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Informations and abstract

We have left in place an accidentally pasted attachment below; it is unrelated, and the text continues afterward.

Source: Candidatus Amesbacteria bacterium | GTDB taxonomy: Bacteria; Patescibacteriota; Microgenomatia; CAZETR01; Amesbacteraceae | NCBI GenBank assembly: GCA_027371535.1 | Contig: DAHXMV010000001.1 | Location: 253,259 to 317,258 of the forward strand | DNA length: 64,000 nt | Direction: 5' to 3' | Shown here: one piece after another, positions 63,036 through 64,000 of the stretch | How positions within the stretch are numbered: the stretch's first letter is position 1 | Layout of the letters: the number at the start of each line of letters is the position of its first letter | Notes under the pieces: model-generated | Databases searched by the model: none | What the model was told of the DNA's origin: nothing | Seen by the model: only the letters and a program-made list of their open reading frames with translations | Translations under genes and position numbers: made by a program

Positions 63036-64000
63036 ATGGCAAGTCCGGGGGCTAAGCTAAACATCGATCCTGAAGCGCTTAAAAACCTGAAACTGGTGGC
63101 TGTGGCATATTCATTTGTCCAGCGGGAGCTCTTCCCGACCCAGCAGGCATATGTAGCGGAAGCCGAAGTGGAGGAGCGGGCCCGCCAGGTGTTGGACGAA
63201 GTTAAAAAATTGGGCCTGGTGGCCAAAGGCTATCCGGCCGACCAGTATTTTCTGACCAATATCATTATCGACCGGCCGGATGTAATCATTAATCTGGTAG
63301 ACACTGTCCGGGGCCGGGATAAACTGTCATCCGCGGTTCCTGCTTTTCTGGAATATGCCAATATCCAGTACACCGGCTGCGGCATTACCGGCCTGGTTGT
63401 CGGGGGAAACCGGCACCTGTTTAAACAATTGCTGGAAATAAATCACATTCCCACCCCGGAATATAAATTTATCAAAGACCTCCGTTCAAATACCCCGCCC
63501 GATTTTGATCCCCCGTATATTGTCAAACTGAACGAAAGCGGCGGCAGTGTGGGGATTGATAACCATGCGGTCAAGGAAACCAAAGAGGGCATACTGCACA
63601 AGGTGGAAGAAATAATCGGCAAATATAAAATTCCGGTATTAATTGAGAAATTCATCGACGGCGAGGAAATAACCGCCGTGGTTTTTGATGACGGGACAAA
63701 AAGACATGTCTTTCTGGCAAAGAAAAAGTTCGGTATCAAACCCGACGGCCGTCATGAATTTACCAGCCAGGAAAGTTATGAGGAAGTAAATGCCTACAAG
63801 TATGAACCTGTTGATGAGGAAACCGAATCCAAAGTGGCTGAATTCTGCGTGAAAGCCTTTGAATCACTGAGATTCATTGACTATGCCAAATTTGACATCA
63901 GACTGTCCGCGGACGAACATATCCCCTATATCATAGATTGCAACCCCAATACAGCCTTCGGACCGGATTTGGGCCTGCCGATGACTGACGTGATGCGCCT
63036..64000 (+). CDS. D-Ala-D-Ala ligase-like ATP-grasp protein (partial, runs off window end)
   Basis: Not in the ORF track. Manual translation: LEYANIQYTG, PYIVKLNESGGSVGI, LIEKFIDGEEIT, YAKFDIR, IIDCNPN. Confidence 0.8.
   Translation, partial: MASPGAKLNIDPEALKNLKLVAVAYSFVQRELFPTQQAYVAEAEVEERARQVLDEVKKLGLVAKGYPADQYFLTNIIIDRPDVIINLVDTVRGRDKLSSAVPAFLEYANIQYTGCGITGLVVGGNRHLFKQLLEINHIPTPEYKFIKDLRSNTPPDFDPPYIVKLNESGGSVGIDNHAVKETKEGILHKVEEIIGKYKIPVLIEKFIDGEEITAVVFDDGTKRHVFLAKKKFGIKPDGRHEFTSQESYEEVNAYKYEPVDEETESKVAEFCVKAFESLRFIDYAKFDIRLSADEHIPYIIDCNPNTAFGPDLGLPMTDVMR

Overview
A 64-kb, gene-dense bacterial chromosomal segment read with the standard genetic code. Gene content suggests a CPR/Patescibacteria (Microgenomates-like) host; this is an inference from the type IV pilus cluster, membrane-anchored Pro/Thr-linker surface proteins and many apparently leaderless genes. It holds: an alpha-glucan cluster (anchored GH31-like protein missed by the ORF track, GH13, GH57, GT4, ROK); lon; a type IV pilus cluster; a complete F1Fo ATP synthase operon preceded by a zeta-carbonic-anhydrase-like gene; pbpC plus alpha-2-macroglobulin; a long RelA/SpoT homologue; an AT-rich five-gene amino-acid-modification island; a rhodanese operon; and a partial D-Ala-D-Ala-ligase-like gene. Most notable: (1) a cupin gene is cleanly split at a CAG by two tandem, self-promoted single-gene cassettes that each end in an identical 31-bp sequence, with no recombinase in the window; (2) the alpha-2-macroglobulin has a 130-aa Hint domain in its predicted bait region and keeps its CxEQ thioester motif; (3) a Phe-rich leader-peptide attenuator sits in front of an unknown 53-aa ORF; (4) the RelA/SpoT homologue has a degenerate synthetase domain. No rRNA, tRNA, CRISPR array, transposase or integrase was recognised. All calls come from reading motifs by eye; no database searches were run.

I would like to question an aspect of the production of ethnographic knowledge i.e. a production of research materials through the direct relationship of the investigator with human beings by interactions in a given social situation. Such interactions are fragile, and silence more likely than interlocution, so one must wonder about the meaning of "transmission" to the fieldworker in order to qualify the "knowledge" conveyed. In this paper Idescribe the role that the mobilization of socio-historical knowledge plays in the social mobilizations that mark political life in the Houaïlou area, New Caledonia. As a matter of fact, the updating of links between families or individuals is frequently triggered by the mobilization of historical knowledge put into circulation for the formation of a collective actor. The question arises as to assess to what extent such a situation determines what is sometimes transmitted to the fieldworker or to what extent the research material produced by the ethnographer on collective mobilizations is primarily a product of these mobilizations, rather than a product of his own desire to know.